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American, Afghan Women Share Business Advice - 2003-04-15


U.S. women executives shared ideas and advice with a group of aspiring business women in Afghanistan Tuesday in a special, video-linked conference.

One Afghan woman in Kabul wanted to know how women can develop new businesses based on traditional handicrafts.

"I want to refer a question to you," she said. "How can you advise us to develop this business, women handicraft businesses. What can you advise us?"

Answering through a digital-video link connecting the women in Kabul, Washington and New York, an executive at the office supply chain, Office Depot, had plenty of advice. First and foremost, she said, an entrepreneur needs to identify her market.

A cross-section of enterprising women in Afghanistan spanning the textile, carpet and media industries had the chance both to ask questions and hear tips from American women about management skills, the Internet and business strategies in the session.

Fortune Magazine editor-at-large, Patricia Sellers, recently traveled to Afghanistan. She said that many women executives in the United States may not be experts in handicrafts or textiles. But they want to help Afghan women overcome the hardships endured under the oppressive Taleban regime and decades of war.

She stressed that "there are huge barriers and huge challenges, but the starting point is having this dialogue and letting them know that we are interested and letting them know that we can help them develop ideas and they can come to us and ask advice."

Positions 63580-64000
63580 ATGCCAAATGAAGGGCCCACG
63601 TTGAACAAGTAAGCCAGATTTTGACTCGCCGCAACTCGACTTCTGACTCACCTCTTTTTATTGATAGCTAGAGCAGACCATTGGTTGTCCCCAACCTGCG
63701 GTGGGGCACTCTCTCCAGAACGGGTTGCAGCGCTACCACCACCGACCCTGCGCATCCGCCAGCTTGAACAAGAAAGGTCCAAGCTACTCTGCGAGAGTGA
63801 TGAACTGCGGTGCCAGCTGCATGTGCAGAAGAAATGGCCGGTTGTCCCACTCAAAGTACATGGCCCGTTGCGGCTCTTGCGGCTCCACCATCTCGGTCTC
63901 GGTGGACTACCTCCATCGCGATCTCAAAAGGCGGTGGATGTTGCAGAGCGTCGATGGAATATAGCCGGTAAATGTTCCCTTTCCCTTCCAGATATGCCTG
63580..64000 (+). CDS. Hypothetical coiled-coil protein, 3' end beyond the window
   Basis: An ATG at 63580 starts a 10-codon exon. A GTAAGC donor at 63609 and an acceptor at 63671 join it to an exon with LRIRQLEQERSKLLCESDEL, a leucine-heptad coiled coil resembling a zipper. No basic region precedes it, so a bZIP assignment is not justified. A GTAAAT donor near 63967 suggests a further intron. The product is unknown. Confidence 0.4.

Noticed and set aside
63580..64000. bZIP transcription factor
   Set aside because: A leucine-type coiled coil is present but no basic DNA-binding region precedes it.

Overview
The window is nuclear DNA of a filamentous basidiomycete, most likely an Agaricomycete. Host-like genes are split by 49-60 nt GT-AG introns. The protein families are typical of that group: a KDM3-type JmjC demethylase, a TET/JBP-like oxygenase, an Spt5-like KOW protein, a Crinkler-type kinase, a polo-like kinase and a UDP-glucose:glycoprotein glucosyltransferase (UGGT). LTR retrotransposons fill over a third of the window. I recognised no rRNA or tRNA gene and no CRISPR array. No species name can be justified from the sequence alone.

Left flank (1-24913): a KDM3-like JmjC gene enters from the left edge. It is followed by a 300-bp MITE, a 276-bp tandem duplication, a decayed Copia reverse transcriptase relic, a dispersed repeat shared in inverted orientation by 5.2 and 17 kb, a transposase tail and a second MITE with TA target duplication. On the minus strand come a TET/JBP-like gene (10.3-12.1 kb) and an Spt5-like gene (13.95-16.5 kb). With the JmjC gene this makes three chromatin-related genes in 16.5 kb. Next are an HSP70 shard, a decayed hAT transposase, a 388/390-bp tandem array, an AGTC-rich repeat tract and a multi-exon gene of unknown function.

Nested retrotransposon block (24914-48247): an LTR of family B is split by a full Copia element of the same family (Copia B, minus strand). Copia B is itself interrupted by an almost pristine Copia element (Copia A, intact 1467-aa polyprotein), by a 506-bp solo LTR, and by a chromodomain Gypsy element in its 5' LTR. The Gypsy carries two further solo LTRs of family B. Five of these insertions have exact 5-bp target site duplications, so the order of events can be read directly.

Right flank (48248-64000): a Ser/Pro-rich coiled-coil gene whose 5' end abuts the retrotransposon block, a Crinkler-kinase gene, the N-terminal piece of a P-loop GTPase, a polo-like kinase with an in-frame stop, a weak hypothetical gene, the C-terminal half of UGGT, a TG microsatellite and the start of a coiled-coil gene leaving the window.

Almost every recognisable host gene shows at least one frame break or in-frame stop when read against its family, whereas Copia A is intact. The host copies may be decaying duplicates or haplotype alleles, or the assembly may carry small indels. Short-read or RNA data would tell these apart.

Ms. Sellers said fear, security concerns and an alarming high illiteracy rate pose the greatest obstacles for Afghan women in pursuing education and starting businesses. But many women in Afghanistan managed to create an underground network of services despite the difficulties of restrictive regimes.

"We look at Afghanistan and in some ways there is nothing there," said Jasmine Nahas di Florio, who works for a women's project of the Rockefeller Philanthropy Advisors, which invests hundreds of thousands of dollars in micro-lending to women through Afghan organizations. "It is just rubble. But there is this incredible vibrant backbone, this network of schools, hospitals and clinics that these women have built up over the years, and if these reconstruction efforts can tap into these networks, leaders on the ground will be a tremendous resource from the country."

Some Afghan women said if they could run projects under the Taleban, then nothing can stop them.

In addition to receiving advice from U.S. executives, Afghan women can also learn from the many women refugees and expatriates who are returning home, bringing confidence and skills to help rebuild their country.

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